At an inquest journalist have the right to attend along with members of the public. Journalist usually cover these with a brief report.
During an inquest, witnesses are chosen by the Coroner to give evidence – hence my involvement as the SIO in the case.
I would be called to the Court to give evidence and answer questions to clarify any issues raised, as would other witnesses.
What I became quickly aware of, that I did not know before, was that anyone having a ‘proper interest’ can also ask questions of the witnesses. i.e. A Parent, Child, Spouse, Partner or personal representatives of the deceased, which includes Solicitors.
The latter being particularly important where a compensation claim maybe apparent, such as in a case of a road traffic accident or injuries sustained at work.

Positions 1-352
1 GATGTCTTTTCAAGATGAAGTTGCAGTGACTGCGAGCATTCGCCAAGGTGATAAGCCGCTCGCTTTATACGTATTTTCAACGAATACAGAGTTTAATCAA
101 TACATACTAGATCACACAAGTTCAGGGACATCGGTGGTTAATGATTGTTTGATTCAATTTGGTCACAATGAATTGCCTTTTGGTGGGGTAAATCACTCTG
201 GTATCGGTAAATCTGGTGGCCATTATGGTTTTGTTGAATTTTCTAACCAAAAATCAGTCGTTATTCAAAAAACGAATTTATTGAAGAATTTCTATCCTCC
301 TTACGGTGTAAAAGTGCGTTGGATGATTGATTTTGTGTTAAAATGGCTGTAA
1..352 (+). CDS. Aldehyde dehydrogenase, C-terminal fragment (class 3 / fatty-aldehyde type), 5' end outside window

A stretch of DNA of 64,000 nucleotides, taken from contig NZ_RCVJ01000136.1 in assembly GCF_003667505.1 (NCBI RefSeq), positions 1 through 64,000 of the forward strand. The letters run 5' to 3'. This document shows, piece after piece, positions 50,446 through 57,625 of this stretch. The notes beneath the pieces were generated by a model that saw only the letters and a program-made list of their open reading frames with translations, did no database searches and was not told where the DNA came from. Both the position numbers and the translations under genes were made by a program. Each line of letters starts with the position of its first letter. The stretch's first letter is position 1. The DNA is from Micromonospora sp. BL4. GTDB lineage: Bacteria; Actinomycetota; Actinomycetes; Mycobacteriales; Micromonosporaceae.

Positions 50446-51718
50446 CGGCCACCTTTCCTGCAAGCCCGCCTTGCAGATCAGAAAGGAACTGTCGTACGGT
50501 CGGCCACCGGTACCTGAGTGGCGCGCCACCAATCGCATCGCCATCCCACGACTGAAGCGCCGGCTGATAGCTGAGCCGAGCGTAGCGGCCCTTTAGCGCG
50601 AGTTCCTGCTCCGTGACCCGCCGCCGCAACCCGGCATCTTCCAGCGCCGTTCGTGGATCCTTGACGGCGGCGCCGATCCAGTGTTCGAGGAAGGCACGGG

It should be noted that they are restricted to questions only about the medical cause and the circumstances of the death.
Formal registration of  a death must be postponed if a Coroner has decided to investigate this may of course be a considerable time, as in the case of murder.
On conclusion of the Inquest the Coroner will send all relevant details to the ‘Registrar of Births and Deaths’, for the death to be registered.
An interim certificate of the death can be issued by the Coroner until such time as the Inquest has been concluded.
The certificate is acceptable in most cases for Banks and other Financial Institutions unless it is important for them to know the outcome of the Inquest, such as in cases of insurance settlement.